Integration of a website or an educational CMS

Having completed my secondary and most of my post-secondary studies BIE (before internet existed), it can be challenging to imagine how the modern classroom can be managed with various technological tools such as websites and educational content management systems (CMS).

I knew what a website was but, honestly, I had no idea what an educational CMS was. After doing some research, I discovered some digital tools like Challenge U, Moodle, Schoology, Sakai and Edmodo. I was recently introduced to Edmodo for the first time in my university computer applications course. After looking further into these digital platform tools, Challenge U caught my attention. It looked like it had a lot to offer and a nice clean look to it, as well. However, after several attempts to open a free account with them, it was impossible.  It required a lot of JAVA installations which I wasn’t able to successfully complete. So, I decided not to pursue Challenge U any further. Next, I tried a Moodle simulation where I was able to log in as a teacher in order to see the interface and the features it offers. I found it to be over the top. There were so many sections: navigation, administration, latest news, comments, and so on. I thought to myself, if I were a student, would this be a system I would want to use? It seemed very impractical. For this reason, I wouldn’t implement myself.

Next, I went to Edmodo because it seemed the most clear and simple. The familiarity of its look with the Facebook user interface, put me at ease. Possibly, an important aspect to consider when choosing an educational CMS; how are students are going to respond to it? I wanted to know more about what I could do with it, as a future ESL teacher.

I came across an interesting case study that was done on a classroom and their use of Edmodo. The three learning outcomes achieved by Chris Cooke’s (a teacher in Northern Ireland) Year 7 students through the use of Edmodo showed:

(1) that students developed greater levels of independence in their learning and less reliance on teacher-led tasks;

(2) enhanced their classroom learning through independent research; and

(3) students learned from each other as well as the teacher.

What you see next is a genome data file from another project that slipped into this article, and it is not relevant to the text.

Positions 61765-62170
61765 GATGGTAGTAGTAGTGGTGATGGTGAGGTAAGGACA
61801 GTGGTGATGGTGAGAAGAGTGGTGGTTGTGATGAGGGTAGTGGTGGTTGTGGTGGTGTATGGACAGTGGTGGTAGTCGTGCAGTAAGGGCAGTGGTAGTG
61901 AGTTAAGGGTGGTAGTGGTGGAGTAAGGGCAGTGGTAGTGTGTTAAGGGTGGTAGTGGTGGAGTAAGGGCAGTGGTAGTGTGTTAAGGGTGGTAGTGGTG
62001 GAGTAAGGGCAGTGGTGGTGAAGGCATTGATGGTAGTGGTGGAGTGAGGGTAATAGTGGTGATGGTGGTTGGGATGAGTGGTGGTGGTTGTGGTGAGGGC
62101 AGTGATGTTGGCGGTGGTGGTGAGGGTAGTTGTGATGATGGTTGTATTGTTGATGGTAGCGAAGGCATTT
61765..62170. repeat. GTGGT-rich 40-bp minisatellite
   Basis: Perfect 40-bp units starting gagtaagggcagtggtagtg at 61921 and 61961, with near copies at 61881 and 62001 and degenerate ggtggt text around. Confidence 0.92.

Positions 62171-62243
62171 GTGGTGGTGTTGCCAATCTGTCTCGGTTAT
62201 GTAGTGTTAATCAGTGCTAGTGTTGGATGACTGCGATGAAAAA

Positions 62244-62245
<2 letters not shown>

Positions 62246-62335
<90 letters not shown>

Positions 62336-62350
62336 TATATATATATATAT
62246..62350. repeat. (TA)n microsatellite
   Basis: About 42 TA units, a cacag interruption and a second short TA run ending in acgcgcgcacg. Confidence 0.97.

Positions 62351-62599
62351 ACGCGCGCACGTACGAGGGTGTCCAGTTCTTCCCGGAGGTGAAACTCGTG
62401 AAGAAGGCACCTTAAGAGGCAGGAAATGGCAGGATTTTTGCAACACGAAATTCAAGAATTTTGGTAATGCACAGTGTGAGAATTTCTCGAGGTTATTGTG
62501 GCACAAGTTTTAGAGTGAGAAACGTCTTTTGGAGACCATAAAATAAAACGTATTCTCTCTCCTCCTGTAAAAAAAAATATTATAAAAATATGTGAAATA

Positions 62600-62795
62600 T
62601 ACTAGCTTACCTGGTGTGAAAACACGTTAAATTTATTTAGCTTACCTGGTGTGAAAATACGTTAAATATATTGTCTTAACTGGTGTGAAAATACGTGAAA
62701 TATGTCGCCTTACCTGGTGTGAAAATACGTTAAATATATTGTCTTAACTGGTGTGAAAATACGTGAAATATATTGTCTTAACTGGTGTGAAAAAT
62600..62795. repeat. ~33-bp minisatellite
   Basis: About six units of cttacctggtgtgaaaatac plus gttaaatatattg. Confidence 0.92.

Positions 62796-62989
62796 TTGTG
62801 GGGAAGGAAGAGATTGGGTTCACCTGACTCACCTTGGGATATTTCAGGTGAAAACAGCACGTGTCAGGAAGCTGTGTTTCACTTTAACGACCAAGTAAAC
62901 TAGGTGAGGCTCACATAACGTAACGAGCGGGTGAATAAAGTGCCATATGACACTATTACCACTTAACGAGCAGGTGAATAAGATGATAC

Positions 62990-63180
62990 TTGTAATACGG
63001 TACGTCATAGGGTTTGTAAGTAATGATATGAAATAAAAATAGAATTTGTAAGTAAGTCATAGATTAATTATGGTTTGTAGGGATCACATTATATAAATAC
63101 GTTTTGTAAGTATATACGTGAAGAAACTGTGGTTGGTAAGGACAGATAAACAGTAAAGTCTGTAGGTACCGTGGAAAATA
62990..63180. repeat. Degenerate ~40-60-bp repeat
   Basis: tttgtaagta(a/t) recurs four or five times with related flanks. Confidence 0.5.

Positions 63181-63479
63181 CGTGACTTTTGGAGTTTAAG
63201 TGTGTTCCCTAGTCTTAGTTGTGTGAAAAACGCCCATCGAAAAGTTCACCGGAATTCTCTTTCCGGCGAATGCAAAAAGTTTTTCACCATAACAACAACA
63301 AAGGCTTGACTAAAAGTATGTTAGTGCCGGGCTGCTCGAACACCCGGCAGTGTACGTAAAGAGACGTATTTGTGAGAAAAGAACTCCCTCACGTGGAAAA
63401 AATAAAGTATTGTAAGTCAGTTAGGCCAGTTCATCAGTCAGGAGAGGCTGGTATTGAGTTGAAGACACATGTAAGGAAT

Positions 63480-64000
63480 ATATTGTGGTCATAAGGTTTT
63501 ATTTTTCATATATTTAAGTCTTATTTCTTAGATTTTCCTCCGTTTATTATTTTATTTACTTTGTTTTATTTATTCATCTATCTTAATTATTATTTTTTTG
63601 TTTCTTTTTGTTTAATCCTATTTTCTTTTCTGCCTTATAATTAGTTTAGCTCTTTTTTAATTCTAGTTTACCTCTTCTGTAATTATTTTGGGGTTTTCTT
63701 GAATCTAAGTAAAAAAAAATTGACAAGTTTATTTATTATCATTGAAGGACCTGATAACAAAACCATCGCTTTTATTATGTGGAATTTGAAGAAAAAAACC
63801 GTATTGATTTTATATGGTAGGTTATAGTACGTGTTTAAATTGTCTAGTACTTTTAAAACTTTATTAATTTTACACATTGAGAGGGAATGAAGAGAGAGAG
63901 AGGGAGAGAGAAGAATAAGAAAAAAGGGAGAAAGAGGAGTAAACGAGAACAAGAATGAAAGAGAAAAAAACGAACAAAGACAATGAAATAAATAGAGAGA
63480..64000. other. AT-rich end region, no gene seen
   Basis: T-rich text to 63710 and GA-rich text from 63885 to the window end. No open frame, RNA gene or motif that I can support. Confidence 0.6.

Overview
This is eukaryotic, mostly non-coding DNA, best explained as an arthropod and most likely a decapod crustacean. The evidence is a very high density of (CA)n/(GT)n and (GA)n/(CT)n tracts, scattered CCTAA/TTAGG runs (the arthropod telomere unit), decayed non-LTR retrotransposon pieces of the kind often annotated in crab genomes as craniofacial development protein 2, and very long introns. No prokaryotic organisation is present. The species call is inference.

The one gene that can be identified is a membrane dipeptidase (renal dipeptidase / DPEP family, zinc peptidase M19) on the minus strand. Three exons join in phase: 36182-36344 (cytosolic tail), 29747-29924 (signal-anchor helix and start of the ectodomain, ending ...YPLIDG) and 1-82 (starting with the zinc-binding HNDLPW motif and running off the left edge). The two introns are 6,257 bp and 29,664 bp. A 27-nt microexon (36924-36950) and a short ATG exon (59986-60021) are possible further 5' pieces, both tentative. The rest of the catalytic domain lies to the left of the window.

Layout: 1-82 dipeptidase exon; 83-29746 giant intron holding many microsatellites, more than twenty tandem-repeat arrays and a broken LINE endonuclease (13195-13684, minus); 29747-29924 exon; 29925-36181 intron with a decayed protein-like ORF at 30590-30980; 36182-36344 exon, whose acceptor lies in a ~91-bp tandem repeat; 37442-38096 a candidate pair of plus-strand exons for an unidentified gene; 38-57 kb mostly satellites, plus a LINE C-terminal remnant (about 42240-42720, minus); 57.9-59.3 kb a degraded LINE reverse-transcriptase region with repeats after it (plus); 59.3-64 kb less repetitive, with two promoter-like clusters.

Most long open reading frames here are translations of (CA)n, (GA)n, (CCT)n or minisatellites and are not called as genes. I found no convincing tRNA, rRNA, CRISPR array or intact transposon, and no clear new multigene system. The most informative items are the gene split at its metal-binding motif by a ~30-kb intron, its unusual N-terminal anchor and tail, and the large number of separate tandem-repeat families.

The third outcome raises an important point as a future ESL teacher. In a language classroom, I think it’s really important to promote and embrace an environment where students learn from other, even if it’s a second language classroom. The teacher doesn’t have to be the know-all of the language. In this day in age, it is completely possible and likely that people learn languages simply using the multitude of resources available on the Internet. For example, if a student finds something relevant and interesting (i.e. a funny video in English, music in English, wtc.) that can be shared with the other students, I would strongly support and promote this kind of behaviour and use Edmodo as the means to share resources with all students.

I also watched a 30-minute webinar on using Edmodo to track student progress and assessment presented by Rob Zdrojewski, an Edmodo Certified Trainer and Google Educator. Edmodo has an abundance of assessment tools such as Progress Bars (a visual indicator of where the students are at), quizzes, polls, private feedback and Snapshots. In regards to the grade book or teacher markbook, I find it highly beneficial to be able to quickly identify where all the students are at any given moment. Also, to be able to identify students having problems with the material or tasks at hand.

I definitely envision using Edmodo in my own classroom. It’s features and tools are quite appealing and offer more than I imagined a free digital platform would. All of the pedagogical implications convince me that implementing a digital platform like Edmodo will be beneficial for, both, myself and the students. I think one of the most important outcomes such a tool will provide in my own ESL classroom, is the increased motivation of students. This is a key learning strategy that must be developed, particularly, in the language learning classroom. Another reason I would use this kind of platform is to increase my availability to respond to student questions (in real time). If I am not available online to respond, for example, during the weekend, it would be unlikely that a student would phone or email me at home. Therefore, using Edmodo can eliminate the communication gap between me and my students. Especially, weaker students who may be more reserved to ask a question.

Other reasons I would use this platform are because it can implemented individually as a teacher (no need for whole school implementation), it’s controlled by the teacher, it’s secure and it can increase the communication enormously between me (as a future teacher) and my students. Additionally, it can increase communication between me and the students parents because they can be invited to have access to Edmodo.


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